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Lost Wax Bronze Casting Processes 7 - 9
7) A completely "sprued" wax copy is then dipped into a ceramic slurry, and this wet object is further dipped into a mixture of powdered clay and sand. This is allowed to dry, and the process is repeated until a half-inch thick or thicker surface covers the entire piece. Only the inside of the cup is not coated. The flat top of the cup serves, coincidentally, as the base upon which the piece stands during this process.
8) Once several of these ceramic-coated sprued wax copies are dry, they are placed cup-down in a
kiln and the wax inside them melts out. This is why the method is known as the Lost Wax process! Kiln-heating serves the dual purpose of hardening the ceramic coatings into a hard shell. Often, the melted "reclaimed" wax is collected and reused again and again. Now all that remains of the original artwork is the negative space, formerly occupied by the wax, inside the hardened ceramic shell. The feeder and vent tubes and cup are now hollow, also.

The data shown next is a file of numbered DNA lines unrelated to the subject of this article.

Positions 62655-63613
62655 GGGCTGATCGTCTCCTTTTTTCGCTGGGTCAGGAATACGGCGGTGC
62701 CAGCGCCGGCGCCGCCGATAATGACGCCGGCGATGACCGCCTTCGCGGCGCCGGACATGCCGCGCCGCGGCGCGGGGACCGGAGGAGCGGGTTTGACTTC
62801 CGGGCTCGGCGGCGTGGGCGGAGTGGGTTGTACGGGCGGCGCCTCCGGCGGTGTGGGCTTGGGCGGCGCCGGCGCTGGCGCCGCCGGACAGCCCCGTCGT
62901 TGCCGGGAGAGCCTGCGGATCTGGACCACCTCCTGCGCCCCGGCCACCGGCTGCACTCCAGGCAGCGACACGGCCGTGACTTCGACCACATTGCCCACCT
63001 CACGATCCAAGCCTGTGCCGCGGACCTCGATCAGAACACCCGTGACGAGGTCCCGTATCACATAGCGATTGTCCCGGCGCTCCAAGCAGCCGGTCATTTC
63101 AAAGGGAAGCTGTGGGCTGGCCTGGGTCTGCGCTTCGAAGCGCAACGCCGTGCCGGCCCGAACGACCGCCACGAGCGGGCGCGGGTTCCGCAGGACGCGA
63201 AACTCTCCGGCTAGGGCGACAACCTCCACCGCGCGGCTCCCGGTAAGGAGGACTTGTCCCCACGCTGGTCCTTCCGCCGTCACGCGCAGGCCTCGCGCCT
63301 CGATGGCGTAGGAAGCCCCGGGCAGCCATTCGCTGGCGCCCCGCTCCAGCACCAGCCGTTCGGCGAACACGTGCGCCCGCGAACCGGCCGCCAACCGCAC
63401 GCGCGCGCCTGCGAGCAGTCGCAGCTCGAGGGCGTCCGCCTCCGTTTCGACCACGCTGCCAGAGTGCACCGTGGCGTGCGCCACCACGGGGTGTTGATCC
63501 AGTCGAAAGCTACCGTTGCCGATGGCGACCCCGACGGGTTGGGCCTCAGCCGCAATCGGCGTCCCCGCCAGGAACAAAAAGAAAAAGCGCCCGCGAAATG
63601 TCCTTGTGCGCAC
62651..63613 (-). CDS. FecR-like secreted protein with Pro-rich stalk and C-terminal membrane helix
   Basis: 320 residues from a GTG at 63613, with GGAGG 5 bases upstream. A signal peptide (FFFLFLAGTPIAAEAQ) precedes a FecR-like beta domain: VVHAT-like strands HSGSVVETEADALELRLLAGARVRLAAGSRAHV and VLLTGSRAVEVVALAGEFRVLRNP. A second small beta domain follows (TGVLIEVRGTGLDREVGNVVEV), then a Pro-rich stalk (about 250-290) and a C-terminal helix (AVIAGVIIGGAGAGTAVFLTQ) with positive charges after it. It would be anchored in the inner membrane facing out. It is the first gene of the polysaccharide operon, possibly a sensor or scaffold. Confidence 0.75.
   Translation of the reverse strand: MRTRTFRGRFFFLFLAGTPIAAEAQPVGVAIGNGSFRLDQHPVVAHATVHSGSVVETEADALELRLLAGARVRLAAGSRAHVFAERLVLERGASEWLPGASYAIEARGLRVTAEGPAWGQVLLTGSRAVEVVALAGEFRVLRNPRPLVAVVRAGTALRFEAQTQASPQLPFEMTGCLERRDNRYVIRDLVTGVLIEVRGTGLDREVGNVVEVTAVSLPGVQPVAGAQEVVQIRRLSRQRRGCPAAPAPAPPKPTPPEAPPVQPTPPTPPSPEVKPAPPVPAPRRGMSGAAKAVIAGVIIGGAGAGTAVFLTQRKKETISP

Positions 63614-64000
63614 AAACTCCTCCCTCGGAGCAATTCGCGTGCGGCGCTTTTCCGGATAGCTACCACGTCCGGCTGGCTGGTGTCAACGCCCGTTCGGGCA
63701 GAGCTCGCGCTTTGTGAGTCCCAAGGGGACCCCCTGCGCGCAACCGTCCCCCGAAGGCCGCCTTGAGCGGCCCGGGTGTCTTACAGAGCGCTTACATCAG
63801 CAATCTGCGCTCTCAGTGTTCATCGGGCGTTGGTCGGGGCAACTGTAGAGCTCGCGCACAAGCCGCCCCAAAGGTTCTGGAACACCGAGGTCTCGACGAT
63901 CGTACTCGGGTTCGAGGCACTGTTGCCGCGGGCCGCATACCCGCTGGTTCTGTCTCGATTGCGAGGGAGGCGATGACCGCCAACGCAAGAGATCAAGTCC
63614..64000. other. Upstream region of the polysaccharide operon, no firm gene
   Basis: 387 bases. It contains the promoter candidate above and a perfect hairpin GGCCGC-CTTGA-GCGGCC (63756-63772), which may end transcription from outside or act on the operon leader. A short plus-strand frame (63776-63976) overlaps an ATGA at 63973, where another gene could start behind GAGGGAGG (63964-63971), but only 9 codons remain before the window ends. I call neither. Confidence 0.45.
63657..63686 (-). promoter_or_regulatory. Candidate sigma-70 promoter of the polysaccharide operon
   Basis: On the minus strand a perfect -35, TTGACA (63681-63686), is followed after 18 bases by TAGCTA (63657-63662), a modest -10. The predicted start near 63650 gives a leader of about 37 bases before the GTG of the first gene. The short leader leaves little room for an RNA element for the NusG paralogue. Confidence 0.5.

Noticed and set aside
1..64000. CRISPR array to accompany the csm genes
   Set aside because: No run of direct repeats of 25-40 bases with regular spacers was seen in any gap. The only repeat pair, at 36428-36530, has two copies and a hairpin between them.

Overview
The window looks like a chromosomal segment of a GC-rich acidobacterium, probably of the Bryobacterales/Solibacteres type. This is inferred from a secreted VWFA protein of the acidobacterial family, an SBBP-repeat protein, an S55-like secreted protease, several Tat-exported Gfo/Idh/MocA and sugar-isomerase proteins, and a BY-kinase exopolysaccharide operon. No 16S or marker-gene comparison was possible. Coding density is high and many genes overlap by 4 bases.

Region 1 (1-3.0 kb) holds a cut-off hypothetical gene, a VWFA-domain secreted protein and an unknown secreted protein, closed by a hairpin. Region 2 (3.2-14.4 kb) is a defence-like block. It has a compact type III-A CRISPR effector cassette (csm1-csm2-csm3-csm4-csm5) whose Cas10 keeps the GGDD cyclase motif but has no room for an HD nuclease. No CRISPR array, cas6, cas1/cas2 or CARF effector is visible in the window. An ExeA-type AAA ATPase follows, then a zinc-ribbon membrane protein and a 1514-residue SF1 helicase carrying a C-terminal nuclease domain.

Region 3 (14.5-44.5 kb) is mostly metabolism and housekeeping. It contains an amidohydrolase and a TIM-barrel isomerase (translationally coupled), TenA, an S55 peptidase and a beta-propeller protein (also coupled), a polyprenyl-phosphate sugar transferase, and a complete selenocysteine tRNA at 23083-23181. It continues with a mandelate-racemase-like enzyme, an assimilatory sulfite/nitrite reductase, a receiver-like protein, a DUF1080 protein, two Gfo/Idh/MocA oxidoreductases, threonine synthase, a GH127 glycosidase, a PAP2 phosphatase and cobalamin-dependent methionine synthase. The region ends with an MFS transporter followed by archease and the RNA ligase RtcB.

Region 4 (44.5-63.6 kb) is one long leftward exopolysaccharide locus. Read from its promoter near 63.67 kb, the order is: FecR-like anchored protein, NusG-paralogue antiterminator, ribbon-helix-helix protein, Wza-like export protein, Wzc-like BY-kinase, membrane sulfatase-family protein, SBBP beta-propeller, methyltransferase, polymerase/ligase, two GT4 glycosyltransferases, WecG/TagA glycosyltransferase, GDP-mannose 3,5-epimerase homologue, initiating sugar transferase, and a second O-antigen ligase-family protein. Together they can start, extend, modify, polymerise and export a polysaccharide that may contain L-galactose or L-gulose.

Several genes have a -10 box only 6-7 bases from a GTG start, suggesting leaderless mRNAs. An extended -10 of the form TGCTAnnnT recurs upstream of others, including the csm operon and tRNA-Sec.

9) The ceramic shells are allowed to cool and are tested to see if water will flow through the feeder and vent tubes in the way that was predicted when the wax copy was being "sprued." Holes are sometimes drilled into the shell to test the thickness, and are patched over with thick ceramic paste. Any cracks or leaks in the ceramic shells are also patched.